No. 1 2 3 4 5 6 7 8 9 10 11 12

Condition Development Intensity Mixed Use Fine Grain Adaptability Human Scale City Blocks and Permeability Streets: Contact, Visibility and Horizontal Grain Public Realm Movement Green Space and Water Space Landmarks, Visual Stimulation and Attention to Detail Architectural Style as Image

In seeing the significant contribution of the local community in building this specific character of Bali, one must see urban forms as an ongoing process that will evolve through participation of the community itself. Urbanity is contextual, both spatially and temporally, and is always in the making. Options in place making are not ready made, but are always morphing. Choices are not between what is already there, but are about anticipating, adapting, and combining what the current and future keeps on offering.

3

Comparative Design Attributes and Method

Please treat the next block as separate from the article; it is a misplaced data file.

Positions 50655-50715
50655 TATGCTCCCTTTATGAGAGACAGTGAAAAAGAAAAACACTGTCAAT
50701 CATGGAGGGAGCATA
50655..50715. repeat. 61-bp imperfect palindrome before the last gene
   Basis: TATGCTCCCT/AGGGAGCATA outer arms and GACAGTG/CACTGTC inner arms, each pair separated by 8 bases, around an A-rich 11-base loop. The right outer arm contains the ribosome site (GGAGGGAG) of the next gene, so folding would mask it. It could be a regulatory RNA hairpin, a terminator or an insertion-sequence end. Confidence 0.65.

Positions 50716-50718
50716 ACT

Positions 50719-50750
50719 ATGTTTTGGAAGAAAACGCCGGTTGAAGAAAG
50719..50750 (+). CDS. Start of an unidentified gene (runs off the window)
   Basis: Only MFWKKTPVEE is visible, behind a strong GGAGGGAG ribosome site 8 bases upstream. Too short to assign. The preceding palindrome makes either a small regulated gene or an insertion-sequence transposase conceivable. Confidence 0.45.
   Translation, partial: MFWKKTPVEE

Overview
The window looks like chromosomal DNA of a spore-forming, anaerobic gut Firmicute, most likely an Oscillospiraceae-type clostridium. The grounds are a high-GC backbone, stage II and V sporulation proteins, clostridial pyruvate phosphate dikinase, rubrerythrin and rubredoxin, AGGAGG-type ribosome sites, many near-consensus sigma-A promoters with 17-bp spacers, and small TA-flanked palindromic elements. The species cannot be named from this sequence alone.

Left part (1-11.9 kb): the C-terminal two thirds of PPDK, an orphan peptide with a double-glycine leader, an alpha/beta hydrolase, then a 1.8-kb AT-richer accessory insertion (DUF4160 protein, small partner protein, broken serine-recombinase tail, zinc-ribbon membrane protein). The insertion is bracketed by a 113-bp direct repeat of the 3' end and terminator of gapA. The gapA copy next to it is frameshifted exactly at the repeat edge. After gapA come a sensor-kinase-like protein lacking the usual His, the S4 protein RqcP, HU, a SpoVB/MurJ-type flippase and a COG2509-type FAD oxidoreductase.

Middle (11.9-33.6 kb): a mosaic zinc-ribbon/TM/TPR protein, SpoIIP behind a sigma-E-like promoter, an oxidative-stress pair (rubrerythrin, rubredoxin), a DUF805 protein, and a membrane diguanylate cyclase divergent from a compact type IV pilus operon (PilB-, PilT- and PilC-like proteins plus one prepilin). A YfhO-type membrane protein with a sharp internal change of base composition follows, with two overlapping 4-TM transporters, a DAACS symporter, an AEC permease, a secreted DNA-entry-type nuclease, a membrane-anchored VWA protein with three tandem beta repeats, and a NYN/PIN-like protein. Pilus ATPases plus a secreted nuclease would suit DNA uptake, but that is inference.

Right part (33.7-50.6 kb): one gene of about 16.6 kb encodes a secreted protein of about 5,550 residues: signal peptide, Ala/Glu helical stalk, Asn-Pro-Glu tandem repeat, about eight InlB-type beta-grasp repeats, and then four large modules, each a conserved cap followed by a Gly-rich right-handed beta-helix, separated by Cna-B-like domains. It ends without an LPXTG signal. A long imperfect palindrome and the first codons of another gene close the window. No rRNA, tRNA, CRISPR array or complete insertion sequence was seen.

From this principle of contextualism and cultural sustainability, students of the urban design research laboratory were encouraged to see the urban design process based on a synoptic method. This way, rational strategies or synectic approaches could be realized and transformed into a reflexive program for the urban intervention. This research and design project makes use of a multiple sources of evidence and so a mixed-methodology is adopted. It combines historical-interpretative strategy as well as qualitative and quantitative strategies. The intention of the project is to expose students to spatial planning and design issues, with special emphasis on social and cultural phenomena in producing alternative models relevant to contemporary and future urban forms. By zeroing into the components of place making as complete entities in themselves, the hidden dimensions of Bali could be appreciated. What is introduced in the research laboratory is a way of thinking, a way of approaching problems by identifying them rather than inventing them. Only then does one look for specific data that are needed in order to solve the problems. Also important is the logic of the argument - how the various sections of the study work together and are linked to the main problem. In this process of identifying problems and solutions, students were guided to categorizing and analyzing typology characters of existing built forms. This is with the aim of giving birth to fresh ideas which will have a strong characteristic in its design approach - a type of specific architecture and urban form with strong cultural elements which may not be able to be represented elsewhere. This principle of using typology studies as an analytical moment of architecture is suggested by Aldo Rossi in his book Architecture of the City. It becomes a guiding tool for students to understand local culture and context in the production of their individual design proposal. The heritage of traditional Balinese architecture is a mixture of old and new features, that is long associated with its local community’s lifestyle and religious belief. This mixture is a product of the migration of Hindu and Buddhist community from East Java to Bali Island. Their existence in the island soon dominated the political and cultural scenario of the island, resulting in changes to the older traditional architectural features of the existing community, which mostly exist along the lower areas of deltas surrounding the island. Traditional Balinese housing types can be generally classified into two; (1) cluster houses of the Bali community, and (2) traditional Bali Aga houses. These two types of houses are usually a group of small buildings, arranged according to their functions in clusters (kuren), enclosed within four walls, similar to the types of houses that can be found in Java. Seven basic separated elements made up the housing cluster; (1) entrance gate, (2) living/sleeping area, which usually is made up of open verandah, (3) storage area for harvested rice, (4) kitchen area, (5) toilets, (6) working space, and (7) area for religious procession and rituals. These elements are arranged in such a way as to respect the most sacred area, such as the area for religious activity and private areas being located at the most upper end of the cluster, towards the mountain-view. Other areas, which are least spiritual or considered ‘dirty’ are located at the lower end, directed towards the